Transforming the construction value chain through technology: closing the loop of construction and demolition waste (CDW)Transforming the construction value chain through technology: closing the loop of construction and demolition waste (CDW)
• WHAT will be done
In this action we intend to raise awareness among our students and trigger their creativity around the challenges linked to Construction and Demolition Waste (CDW). Debris resulting from construction activities, civil engineering works and their dismantling include a mix of materials such as concrete, steel, wood, gypsum, bricks, clay, steel, asphalts, .. and sometimes small amounts of hazardous materials (asbestos, lighting waste, solvents, …).
In Europe, around 1/3 of all waste generated in the EU is construction and demolition waste. In Europe, CDW includes all the waste produced by the construction and demolition of buildings and infrastructure, as well as road planning and maintenance.
There is an untapped recovery potential in this sector that, by avoiding landfills, could increase the availability of construction materials.
The Circular Economy Spanish Strategy (España Circular 2030, click here for an executive summary in English, click here for the full report in Spanish) acknowledges the construction sector (pp.30, full report) as one of the six key value chains to be addressed in the 2030 horizon. The construction sector contributed 6.5% of Spanish GPD in 2018, but accounts for 40% of waste generated in Spain.
One of the main barriers hindering recycling and re-using of C&D materials is the lack of confidence in the quality of those recycled materials, and also the uncertainty about the potential health risk for workers using C&D recycles. According to the EU Construction and Demolition Waste Management Protocol (EU, 2016) this can be achieved by:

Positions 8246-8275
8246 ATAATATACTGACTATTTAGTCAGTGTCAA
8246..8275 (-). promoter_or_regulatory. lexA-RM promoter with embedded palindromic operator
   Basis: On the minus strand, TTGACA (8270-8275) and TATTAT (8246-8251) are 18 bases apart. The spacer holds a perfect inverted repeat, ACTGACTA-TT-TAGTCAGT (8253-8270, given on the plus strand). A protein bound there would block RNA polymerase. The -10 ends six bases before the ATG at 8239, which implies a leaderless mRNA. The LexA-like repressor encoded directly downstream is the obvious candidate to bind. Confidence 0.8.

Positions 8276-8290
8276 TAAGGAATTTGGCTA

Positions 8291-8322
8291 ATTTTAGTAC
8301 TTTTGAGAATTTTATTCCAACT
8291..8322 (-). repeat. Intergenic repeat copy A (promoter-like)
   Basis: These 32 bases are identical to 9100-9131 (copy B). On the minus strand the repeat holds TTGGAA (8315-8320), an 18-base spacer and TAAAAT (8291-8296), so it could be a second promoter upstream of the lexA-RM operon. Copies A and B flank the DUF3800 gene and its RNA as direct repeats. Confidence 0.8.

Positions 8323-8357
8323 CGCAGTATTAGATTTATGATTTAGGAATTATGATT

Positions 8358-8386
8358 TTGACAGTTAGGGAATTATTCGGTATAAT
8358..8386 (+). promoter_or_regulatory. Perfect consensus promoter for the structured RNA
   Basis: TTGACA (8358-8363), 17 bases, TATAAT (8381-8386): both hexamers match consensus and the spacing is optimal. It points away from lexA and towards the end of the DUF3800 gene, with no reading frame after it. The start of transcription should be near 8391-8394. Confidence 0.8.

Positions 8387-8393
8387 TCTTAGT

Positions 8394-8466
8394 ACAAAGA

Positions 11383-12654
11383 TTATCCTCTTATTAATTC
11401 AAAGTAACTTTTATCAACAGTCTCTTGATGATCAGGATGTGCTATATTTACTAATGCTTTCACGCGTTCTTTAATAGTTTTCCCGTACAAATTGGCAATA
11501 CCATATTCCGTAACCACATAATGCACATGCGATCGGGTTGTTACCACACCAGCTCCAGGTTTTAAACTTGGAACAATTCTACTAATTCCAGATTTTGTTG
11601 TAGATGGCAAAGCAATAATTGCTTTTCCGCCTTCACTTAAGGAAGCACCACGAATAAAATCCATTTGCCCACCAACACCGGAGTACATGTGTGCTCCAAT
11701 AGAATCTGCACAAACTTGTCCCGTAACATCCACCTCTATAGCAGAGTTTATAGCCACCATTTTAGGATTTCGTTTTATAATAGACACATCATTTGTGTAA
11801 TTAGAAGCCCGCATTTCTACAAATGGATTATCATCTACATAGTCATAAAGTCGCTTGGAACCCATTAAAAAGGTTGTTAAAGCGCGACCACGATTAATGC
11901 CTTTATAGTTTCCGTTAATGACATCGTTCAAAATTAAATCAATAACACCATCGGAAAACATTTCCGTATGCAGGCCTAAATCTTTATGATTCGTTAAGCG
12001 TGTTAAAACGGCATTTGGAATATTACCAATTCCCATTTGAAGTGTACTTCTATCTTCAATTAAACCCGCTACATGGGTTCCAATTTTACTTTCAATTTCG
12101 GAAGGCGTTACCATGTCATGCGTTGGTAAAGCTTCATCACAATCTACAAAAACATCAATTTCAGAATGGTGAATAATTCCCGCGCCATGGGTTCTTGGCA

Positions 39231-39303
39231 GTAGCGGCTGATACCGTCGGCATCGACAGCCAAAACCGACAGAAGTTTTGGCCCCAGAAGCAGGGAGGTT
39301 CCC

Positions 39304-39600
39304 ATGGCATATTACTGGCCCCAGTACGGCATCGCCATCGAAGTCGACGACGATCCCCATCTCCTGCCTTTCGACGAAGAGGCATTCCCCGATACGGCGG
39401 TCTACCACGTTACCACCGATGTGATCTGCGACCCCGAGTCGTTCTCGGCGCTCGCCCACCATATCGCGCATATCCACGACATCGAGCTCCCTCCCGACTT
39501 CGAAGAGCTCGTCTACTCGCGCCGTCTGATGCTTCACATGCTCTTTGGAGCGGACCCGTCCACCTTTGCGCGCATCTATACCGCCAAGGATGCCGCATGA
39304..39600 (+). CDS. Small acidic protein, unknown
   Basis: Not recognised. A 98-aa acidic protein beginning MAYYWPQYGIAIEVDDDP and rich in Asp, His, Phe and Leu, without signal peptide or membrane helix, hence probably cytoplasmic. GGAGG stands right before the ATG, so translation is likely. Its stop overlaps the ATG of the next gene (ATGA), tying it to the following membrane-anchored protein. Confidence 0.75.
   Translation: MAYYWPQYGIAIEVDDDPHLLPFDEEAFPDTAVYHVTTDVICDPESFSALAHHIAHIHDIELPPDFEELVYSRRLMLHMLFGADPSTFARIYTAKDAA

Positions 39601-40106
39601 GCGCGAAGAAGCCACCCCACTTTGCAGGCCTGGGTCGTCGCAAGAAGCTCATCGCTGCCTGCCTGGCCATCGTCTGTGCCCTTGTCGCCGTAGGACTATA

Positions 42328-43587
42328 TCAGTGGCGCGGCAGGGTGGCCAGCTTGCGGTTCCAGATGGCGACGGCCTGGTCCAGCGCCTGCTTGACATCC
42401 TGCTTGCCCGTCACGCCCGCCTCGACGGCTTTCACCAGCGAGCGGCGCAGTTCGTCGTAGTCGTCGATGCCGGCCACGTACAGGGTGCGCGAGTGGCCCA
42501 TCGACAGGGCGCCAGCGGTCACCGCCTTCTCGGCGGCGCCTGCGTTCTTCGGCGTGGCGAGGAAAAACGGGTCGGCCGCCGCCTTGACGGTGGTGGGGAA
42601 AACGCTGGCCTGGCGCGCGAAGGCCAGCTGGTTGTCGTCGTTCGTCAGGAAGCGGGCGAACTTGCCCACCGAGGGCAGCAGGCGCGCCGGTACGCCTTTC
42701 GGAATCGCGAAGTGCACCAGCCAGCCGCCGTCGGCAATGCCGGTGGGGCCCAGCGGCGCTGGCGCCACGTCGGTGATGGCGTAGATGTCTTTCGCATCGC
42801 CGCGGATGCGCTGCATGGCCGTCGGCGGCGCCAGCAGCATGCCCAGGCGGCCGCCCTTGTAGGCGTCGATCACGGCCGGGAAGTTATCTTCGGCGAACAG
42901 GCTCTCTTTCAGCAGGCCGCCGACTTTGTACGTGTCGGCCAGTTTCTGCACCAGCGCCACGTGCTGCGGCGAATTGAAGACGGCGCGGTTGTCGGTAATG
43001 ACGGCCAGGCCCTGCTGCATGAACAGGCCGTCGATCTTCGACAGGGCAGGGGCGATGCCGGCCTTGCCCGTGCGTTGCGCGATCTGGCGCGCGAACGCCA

- a) Improved waste identification, source separation and collection;
- b) Improved waste logistics;
- c) Improved waste processing;
- d) Quality management;
- e) Appropriate policy and framework conditions.
Digitalisation, technology, and process improvement can play a key role in those five areas.
We propose our students to collaboratively research on the problem of CDW and look at the construction value chain ecosystem with a circular perspective. We expect them to come up with potential ideas ranging from building and infrastructure design (architects & civil engineers, CRADLE) to demolition and CDW treatment (GRAVE), taking advantage of the digital technologies such as IoT, artificial intelligence, blockchain, track&trace technologies and protocols, sorting technologies, etc.
The result of this team work will be presented on Nov 22 at ETSI Industriales UPM supported by a digital poster. Each team will be assigned a 5-min pitch.
The action is conceived as a pilot for a challenge-based EELISA activity on CDW circularity co-driven by two EELISA communities: “The Circular and Regenerative Campus (CRC community)” and “Circular EELISA”, and to be launched in the second quarter of 2022 among students from the nine European Universities that conform EELISA.
• WHERE it will take place
will it happen?
Dates of the proposed action:
join hands and minds to prevent waste?
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